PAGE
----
News analysis: Elections board ripe for change
With the election of Republican Gov. Pat McCrory last fall, the opportunity arose for a transition to GOP control on the five-member State Board of Elections. The governor will select those state board members, who will then appoint the three members to each county board of elections from nominations made at the local level.
While McCrory isn't required to choose Republicans, governors traditionally pick members of their own party.
Elections Director Jane Hodges said the new members will be appointed June 25 in Raleigh and will be sworn in July 16.
As a result, each county in North Carolina will likely switch from a board with two Democrats and one Republican to two Republicans and one Democrat. The board members -- currently Stella Anderson, Rusty Henson and "Four" Eggers -- serve two-year terms.
The Watauga County Board of Elections is responsible for overseeing fair elections for federal, state and local races, as well as votes on any referenda. Members' duties include training precinct officials, conducting hearings on challenges concerning any election matters, considering petitions, setting the location of polling places, reviewing absentee ballots, overseeing campaign finance and considering new voter registrations.
Hodges said the board typically meets once a month for about an hour.
"They are appointed by their political parties, but it is a very nonpartisan position," Hodges said. "Once they are appointed, then their hat has to change from really political to nonpartisan."
With the change fast approaching, the chairwomen of the Watauga County Republican and Democratic parties say they are already busy considering nominees.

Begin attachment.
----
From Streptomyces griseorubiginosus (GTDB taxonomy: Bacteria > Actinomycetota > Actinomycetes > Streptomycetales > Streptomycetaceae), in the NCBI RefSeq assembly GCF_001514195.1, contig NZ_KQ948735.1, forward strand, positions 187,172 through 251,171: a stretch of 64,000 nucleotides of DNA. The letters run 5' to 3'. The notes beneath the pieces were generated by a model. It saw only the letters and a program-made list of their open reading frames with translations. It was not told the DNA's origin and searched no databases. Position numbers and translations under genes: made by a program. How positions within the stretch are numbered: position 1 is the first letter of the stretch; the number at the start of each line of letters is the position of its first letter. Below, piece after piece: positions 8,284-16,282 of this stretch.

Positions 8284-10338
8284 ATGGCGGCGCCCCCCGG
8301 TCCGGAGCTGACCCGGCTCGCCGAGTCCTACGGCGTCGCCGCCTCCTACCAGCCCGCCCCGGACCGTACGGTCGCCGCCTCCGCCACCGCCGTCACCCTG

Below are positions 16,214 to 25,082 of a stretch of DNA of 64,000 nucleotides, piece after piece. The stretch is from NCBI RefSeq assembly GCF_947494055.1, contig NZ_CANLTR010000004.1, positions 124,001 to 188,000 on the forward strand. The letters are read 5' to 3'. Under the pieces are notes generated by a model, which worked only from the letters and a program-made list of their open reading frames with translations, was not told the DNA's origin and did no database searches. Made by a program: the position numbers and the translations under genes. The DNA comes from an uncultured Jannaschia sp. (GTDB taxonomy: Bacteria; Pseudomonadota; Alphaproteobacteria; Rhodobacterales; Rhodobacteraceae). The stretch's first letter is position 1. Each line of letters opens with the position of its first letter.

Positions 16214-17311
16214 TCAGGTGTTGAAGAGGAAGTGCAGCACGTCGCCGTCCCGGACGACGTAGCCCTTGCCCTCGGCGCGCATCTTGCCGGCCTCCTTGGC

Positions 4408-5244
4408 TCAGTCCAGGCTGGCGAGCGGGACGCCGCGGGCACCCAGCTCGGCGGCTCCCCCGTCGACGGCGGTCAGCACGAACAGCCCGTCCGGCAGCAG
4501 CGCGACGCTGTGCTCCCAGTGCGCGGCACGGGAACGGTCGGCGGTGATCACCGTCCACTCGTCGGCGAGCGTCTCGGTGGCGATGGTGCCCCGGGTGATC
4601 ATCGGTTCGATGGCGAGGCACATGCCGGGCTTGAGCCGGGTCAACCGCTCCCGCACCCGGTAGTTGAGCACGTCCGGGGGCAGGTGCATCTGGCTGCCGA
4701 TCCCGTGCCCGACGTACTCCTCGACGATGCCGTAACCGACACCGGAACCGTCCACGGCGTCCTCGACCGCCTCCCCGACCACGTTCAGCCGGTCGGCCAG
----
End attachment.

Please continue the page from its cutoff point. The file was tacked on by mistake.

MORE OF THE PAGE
Anne-Marie Yates, chairwoman of the Watauga County Republican Party, said there has been "lots and lots of interest" in serving on the local board.
"We have not made nominations, but we are looking at names," she said.
Yates said she's excited that Republicans will now have a majority of seats on the board, but she was tight-lipped about what changes the party might initiate once it takes control of the Board of Elections.
"That's something that we're still talking about," Yates said.
The location of polling places has been often debated over the years, and some Republicans have suggested removing the ASU Plemmons Student Union as a polling place.
Diane Tilson, chairwoman of the Watauga County Democratic Party, said admitted that it will be "a change" to see Democrats in the minority on the local board. A committee is now working to select an appointee for that minority seat, she said.
She said she anticipates that the new board will make changes, but isn't sure whether that will include altering the location of polling places.
"I think that the location of the current polling places is efficient, and I hope that we're able to maintain them as closely as possible," Tilson said.
She said she also expects the board may respond differently to challenges from the Democratic party on election-related matters such as where campaign signs can be placed, issues with poll workers or other concerns.
"With the political climate, the current political climate in the state, and the number of changes that are happening on both a national and a state and a local level, we anticipate that that's going to be a trend," Tilson said.